From 11:00PM PDT on Friday, July 1 until 5:00AM PDT on Saturday, July 2, the Shmoop engineering elves will be making tweaks and improvements to the site. That means Shmoop will be unavailable for use during that time. Thanks for your patience!
We have changed our privacy policy. In addition, we use cookies on our website for various purposes. By continuing on our website, you consent to our use of cookies. You can learn about our practices by reading our privacy policy.
© 2016 Shmoop University, Inc. All rights reserved.

Finance Glossary

Just call us Bond. Amortized bond.

Over 700 finance terms, Shmooped to perfection.

Index Fund

Definition:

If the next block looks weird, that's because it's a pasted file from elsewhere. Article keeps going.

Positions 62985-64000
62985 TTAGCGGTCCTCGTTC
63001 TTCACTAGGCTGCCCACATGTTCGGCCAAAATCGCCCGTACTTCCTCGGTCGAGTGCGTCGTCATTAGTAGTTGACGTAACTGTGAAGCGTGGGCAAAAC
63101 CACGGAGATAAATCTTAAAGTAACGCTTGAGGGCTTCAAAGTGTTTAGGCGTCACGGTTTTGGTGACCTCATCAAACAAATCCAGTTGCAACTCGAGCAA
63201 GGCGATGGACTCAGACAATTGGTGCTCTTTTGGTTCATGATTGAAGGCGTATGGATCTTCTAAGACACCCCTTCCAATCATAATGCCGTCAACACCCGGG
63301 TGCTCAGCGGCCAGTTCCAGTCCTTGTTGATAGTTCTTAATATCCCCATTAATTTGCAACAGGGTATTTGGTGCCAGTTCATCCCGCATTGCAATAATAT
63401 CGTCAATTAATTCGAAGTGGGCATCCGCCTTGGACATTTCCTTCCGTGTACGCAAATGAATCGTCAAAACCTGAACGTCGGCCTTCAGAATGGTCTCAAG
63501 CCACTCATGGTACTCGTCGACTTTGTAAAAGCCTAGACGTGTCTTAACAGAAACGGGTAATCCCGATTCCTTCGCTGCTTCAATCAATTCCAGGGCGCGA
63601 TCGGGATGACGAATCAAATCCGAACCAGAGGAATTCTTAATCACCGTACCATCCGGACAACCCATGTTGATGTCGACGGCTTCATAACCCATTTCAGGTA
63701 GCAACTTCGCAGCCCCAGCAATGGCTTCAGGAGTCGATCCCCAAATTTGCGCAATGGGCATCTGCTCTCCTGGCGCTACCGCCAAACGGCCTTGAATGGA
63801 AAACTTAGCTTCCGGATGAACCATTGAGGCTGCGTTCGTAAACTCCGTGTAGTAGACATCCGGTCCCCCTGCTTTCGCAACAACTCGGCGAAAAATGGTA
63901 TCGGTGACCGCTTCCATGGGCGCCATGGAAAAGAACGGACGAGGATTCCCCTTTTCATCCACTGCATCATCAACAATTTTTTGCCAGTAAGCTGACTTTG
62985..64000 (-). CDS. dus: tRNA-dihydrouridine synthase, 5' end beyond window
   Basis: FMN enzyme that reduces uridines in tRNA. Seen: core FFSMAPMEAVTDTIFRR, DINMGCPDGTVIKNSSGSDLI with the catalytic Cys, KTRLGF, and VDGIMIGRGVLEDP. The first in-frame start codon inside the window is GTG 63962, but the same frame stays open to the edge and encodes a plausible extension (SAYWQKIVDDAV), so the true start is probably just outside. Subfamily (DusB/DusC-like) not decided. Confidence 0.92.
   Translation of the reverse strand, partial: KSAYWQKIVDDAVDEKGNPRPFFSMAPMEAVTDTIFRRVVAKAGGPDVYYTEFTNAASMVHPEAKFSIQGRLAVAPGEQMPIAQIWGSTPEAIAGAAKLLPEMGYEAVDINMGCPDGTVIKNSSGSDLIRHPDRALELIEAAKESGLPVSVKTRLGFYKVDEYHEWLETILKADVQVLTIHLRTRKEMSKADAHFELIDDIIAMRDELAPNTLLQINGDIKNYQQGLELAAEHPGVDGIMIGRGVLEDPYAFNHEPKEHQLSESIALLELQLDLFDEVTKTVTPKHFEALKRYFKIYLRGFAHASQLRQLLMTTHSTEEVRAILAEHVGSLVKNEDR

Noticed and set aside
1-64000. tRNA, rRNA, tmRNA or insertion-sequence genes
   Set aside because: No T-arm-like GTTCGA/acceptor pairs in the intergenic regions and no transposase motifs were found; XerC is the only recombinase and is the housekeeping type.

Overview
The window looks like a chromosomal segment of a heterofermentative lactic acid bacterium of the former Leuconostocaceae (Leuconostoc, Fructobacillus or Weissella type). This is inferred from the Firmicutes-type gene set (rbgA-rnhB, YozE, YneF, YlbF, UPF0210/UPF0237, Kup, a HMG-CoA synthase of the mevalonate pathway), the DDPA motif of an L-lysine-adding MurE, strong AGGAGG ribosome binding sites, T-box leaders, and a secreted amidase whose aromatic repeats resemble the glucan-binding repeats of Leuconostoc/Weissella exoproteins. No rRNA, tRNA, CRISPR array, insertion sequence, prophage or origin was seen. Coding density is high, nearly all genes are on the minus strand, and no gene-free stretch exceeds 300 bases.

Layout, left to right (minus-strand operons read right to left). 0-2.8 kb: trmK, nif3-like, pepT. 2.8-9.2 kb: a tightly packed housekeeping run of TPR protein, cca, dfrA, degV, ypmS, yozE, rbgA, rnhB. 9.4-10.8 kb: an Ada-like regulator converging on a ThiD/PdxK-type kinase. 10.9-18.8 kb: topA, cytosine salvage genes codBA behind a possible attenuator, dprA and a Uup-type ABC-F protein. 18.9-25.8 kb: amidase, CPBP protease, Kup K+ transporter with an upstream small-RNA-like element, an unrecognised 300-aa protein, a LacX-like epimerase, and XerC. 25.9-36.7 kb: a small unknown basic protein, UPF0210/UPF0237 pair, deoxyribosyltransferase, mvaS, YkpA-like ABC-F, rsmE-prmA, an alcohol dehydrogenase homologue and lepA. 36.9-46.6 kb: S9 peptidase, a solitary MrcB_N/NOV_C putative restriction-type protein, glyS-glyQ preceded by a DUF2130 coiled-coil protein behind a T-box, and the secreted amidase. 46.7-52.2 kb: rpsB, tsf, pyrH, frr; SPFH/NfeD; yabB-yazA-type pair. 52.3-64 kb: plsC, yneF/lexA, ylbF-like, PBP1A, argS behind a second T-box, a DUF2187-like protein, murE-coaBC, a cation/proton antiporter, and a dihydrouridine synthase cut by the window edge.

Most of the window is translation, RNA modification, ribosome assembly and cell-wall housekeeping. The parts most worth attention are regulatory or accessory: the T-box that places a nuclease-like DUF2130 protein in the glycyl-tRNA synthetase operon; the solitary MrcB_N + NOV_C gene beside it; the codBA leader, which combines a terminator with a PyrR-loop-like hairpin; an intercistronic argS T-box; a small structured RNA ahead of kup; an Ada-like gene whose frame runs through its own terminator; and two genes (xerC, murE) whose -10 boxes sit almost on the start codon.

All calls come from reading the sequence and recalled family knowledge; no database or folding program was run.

See ETF vs. Index Fund.

An index fund is just a big fat basket of stocks or bonds geared to reflect a market "strategy" (i.e., whatever logic that consumers will buy). If you believed in sin doing well over time, you might try to find an index with tobacco, alcohol, gun sales, and gambling.  The more generic funds are those baskets that reflect a popular index like NASDAQ or the S&P 500 or the Dow. 

Here’s the composition of the Dow-Jones Industrials which are 30 big fat cap companies that are supposed to reflect the industrial strength of this country and the world (you have probably heard of a few):

3M
American Express
Apple
Boeing 
Caterpillar
Chevron
Cisco
Coca-Cola
Walt Disney
EI Du Pont
Exxon Mobil
General Electric
Goldman Sachs
Home Depot
IBM
Intel 
Johnson & Johnson
JP Morgan
McDonald’s
Merck
Microsoft
Nike
Pfizer
Procter & Gamble 
Travelers
United Technologies
United Health
Verizon
Visa
Wal-Mart